After the first Anglo-Sikh war, a British Resident was appointed to assist the administration of the truncated Punjab under Maharaja Dalip Singh, a minor son of Maharaja Ranjit Singh. In a short time, the Resident became the virtual ruler. British diplomacy acted in a vicious circle. Bitter feelings were created between the nobles of the court. Intrigues were fomented and the courtiers formed 'themselves into groups and factions. The British soldiers were too impudent to respect the sentiments of the Sikhs, whom they now took as their conquered subjects. The Sikhs, in general, resented the attitude of the British soldiers, towards them. In order to allay bad feelings spreading against the British, a copper plate engraved with the following orders under the signature of the Resident Henery M. Lawrence, was stuck on the main gate of the Golden Temple Amritsar-the chief Sikh shrine.
"The Priests of Amritsar having complained of annoyances, this is to make known to all concerned that by order of the Governor-General, British subjects are forbidden to enter the temple (called the Darbar) or its precincts, at Amritsar, or indeed, any temple, with their shoes on. Kine are not to be killed at Amritsar, nor are the Sikhs to be molested or in any way interfered with. Shoes are to he taken off at the Bhoongas at the corner of the tank. No person is to walk round the tank with his shoes on." Lahore, (Sd.) Henery M. Lawrence, March 24th, 1847. Resident.
From the nature of the order, it is clear that the British subjects, popularly known as Whites or Feringhees used to enter the Golden Temple and its precincts with their shoes on. Cows were slaughtered at Amritsar for beef-eating British soldiers. The order was issued when Maharaja Dalip Singh was still on the throne of the Lahore Darbar.
The second Anglo-Sikh war was forced upon the Lahore Darbar by the British statesmen, in pursuance of their policy for reaching nearer the border of the Russians in Central Asia., The Sikhs were defeated in several battles. Maharaja Dalip Singh was dethroned. Punjab was annexed to the British Indian Empire on the 29th March 1849. According to the circular letter No.3, dated 5th May 1849, the Board of Administration prohibition on cow slaughter was lifted. Some of the Deputy Commissioners requested for more clarification of these instructions, objecting to the practice of openly killing cows and selling of beef by the Mohammadens. One of them even argued that such a privilege will certainly be misused by the Mohammadans to annoy and injure the religious feelings of their Hindu and Sikh neighbours.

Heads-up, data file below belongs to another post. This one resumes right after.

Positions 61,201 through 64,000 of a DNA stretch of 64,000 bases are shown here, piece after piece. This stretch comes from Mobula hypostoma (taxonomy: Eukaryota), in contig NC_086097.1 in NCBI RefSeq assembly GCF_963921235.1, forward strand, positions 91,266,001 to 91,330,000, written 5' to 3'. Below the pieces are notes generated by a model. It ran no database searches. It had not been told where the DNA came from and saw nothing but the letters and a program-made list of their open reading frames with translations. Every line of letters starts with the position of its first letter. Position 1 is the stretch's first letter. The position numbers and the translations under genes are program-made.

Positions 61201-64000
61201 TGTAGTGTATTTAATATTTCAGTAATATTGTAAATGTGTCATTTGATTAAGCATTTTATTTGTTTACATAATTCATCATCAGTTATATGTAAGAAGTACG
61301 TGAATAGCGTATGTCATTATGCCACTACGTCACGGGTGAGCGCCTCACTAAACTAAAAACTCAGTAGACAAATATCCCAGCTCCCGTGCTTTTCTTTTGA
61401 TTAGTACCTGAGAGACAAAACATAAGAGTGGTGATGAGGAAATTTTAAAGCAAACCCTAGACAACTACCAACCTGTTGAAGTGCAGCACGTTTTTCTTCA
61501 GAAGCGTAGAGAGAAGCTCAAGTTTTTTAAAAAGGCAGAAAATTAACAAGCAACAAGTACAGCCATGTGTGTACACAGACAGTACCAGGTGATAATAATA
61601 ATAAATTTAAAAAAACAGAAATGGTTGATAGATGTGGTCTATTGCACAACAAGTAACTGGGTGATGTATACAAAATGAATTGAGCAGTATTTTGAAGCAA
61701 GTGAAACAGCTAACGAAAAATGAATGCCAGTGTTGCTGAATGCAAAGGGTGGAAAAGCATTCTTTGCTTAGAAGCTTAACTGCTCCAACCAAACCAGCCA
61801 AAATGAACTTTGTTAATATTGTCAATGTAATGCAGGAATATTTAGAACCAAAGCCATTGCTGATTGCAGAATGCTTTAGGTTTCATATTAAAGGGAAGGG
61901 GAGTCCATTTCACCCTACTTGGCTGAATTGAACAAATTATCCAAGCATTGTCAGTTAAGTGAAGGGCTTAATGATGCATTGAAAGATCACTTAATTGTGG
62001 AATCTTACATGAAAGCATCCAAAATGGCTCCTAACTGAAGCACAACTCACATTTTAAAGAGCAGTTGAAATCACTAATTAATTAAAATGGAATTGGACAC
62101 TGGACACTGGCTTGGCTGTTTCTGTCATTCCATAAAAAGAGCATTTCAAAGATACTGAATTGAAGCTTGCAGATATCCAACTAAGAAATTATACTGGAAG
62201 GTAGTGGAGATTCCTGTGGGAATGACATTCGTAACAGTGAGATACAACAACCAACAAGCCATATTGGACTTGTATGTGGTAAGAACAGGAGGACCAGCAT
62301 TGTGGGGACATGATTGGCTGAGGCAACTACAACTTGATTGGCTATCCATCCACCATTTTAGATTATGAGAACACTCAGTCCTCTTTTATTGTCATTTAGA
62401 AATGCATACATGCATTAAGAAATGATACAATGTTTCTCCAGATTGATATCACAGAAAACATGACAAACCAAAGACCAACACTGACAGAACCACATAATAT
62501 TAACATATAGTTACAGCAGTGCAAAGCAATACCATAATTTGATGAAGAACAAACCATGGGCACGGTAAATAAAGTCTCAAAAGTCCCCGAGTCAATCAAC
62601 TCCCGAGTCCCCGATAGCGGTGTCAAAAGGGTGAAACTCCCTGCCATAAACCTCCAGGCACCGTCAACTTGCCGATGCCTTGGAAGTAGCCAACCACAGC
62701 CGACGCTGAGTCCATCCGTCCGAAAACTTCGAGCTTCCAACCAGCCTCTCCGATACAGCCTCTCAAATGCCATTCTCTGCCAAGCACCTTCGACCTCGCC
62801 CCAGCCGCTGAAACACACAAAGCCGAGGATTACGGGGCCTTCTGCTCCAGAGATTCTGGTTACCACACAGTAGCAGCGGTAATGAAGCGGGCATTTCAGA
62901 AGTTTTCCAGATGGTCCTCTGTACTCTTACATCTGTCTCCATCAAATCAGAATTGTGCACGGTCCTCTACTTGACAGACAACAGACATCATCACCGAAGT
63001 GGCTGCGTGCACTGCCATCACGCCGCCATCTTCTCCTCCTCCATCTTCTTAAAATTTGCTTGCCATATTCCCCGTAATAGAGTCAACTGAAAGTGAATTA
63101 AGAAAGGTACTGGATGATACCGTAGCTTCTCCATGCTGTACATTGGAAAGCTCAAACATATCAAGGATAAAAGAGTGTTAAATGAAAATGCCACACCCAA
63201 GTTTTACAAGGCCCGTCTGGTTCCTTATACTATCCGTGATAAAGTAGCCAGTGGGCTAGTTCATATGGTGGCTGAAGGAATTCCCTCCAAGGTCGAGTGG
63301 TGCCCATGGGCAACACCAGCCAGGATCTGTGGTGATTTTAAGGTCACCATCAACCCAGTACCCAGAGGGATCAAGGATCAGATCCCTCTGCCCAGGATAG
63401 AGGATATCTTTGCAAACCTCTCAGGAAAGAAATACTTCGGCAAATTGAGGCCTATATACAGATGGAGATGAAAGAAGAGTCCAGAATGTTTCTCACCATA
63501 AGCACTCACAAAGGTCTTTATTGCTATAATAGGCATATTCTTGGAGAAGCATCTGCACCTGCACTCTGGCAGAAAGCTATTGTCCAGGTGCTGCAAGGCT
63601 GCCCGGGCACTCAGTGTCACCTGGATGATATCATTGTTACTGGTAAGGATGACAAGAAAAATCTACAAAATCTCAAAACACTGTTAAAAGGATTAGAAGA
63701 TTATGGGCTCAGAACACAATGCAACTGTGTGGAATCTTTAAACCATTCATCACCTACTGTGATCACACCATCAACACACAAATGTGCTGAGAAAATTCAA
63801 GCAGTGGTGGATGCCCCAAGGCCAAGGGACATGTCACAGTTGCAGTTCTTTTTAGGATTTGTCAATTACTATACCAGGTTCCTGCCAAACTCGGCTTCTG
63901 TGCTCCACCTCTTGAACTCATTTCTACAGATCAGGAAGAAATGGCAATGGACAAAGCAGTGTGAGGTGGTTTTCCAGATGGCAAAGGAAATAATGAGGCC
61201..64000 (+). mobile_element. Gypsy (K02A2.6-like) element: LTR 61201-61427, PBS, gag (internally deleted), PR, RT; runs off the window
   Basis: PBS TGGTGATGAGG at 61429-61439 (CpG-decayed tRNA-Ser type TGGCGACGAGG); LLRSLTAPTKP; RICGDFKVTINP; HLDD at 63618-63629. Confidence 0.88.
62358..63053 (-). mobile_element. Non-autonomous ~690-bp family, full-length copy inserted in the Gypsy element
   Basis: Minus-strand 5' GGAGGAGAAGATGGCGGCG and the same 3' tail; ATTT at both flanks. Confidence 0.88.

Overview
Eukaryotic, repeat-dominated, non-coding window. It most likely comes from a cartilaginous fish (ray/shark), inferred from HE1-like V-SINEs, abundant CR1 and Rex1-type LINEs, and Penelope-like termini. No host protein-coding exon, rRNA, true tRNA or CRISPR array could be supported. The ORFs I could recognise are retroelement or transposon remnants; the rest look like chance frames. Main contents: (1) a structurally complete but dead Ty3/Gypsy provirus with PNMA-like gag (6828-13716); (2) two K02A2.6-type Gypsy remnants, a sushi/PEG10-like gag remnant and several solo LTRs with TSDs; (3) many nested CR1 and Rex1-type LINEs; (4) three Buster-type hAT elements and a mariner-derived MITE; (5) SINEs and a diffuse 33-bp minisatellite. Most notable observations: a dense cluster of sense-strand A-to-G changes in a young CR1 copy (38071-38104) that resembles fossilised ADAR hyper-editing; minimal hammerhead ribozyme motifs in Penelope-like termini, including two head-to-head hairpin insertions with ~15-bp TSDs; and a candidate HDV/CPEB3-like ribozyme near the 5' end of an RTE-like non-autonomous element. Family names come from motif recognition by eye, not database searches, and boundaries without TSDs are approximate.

The British were anxious to consolidate their power in the Punjab. They adopted the policy of dividing the population on religious and communal bases. They wanted to bring the Muslim masses nearer them. In pursuance of this policy, and in utter disregard of the old practices and sentiments of the Hindus and Sikhs, the governor-general issued another order on the 20th May 1849, in the following words.
'No one should be allowed to interfere with the practice by his neighbor, and of customs which that neighbour's religion either enjoins or permits."
The order in clearer terms encouraged the Muslims to practice cow-killing giving them the shelter of law, through-out the Punjab. The Board of Administration issued the following bye-laws regarding the slaughtering of cows.
1 Cows will be slaughtered at a particular place outside the town.
2. No shop will be opened in the town for the open sale of beef.